Abstract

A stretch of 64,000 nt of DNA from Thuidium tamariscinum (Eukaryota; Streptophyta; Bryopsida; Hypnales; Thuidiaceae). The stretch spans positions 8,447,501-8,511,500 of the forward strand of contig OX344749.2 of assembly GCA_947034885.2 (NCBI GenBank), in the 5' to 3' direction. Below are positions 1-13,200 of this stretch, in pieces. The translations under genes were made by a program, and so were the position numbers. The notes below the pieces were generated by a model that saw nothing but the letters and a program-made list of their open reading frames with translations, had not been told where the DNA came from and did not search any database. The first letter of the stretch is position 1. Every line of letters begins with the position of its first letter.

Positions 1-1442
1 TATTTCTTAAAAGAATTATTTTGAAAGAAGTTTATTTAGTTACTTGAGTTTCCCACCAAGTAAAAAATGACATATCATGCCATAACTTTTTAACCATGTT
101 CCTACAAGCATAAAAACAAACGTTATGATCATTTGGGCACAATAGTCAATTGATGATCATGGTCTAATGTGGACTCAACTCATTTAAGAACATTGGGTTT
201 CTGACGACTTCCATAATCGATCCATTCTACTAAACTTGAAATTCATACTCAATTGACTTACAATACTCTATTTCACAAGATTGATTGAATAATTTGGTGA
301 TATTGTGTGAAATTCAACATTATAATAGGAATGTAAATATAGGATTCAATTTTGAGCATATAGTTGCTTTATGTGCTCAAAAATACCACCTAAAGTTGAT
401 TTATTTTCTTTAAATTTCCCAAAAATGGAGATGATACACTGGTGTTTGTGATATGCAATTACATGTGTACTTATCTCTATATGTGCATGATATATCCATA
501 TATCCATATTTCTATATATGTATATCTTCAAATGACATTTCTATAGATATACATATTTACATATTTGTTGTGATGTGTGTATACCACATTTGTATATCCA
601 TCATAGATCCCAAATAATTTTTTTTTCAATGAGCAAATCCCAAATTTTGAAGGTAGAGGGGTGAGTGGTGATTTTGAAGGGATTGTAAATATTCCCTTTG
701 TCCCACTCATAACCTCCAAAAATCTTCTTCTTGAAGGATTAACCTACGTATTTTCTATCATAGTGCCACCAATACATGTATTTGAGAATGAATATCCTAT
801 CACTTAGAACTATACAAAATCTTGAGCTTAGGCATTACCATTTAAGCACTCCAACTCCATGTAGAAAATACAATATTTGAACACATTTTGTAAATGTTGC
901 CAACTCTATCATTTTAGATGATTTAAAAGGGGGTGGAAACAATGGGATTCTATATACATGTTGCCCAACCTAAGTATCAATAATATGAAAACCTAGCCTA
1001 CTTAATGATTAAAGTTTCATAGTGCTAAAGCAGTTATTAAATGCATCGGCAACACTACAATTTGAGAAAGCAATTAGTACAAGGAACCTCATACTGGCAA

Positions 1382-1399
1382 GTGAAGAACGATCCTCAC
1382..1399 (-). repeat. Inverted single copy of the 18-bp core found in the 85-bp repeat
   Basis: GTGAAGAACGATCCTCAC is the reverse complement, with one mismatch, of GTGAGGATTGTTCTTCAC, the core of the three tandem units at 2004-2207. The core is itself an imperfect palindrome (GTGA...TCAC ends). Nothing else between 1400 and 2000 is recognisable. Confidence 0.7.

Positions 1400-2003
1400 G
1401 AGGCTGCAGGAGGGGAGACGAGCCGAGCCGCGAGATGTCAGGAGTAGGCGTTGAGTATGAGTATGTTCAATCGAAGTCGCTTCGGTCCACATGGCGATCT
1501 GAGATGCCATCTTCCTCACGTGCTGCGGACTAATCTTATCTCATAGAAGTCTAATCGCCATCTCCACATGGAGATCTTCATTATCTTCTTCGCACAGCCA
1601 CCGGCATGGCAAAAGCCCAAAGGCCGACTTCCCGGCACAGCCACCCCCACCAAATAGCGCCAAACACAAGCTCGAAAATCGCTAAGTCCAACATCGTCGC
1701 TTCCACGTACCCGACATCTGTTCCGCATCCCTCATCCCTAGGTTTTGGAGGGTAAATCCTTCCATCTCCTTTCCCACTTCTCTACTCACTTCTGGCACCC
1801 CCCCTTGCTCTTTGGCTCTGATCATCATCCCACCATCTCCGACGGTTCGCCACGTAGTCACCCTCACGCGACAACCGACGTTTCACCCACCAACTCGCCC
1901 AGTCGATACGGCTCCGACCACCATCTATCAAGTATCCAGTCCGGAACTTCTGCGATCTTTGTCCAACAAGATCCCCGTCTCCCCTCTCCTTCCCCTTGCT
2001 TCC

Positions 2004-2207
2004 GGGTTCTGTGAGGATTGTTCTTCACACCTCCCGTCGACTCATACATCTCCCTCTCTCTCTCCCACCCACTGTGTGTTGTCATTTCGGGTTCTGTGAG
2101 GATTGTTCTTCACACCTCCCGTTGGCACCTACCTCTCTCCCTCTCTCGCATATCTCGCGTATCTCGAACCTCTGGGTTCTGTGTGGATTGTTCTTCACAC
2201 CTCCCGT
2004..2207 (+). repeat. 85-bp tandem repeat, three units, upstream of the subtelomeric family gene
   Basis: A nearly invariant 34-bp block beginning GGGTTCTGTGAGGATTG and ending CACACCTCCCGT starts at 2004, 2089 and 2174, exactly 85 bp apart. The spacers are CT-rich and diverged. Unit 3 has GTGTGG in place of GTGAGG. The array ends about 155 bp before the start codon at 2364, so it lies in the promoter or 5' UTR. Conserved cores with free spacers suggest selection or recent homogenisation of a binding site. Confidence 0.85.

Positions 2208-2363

Research has demonstrated that a lapse in cigarette abstinence often leads smokers to fully relapse (i.e., return to daily smoking). However, patterns of smoking resumption beyond the point at which relapse occurs have not been examined in systematic follow-up studies. Daily cigarette intake data for 108 female adult smokers who participated in a smoking cessation trial were recorded at several points during the 365 days following the participants' quit date. SAS Proc Traj, a group-based mixture modeling procedure, was used to determine cigarette-use trajectories over time (i.e., patterns of smoking resumption). Over the 365 days, 27% of the sample maintained abstinence. Among the 73% who relapsed, four distinct trajectories emerged: low-level users (8% of the overall sample), moderate users (17%), slow-returners (15%), and quick-returners (33%). A few individual characteristics differentiated these groups. Overall, the findings illustrate that, after relapsing, smokers do not follow a unitary course of smoking resumption; rather, they exhibit more variable resumption patterns than previously assumed.

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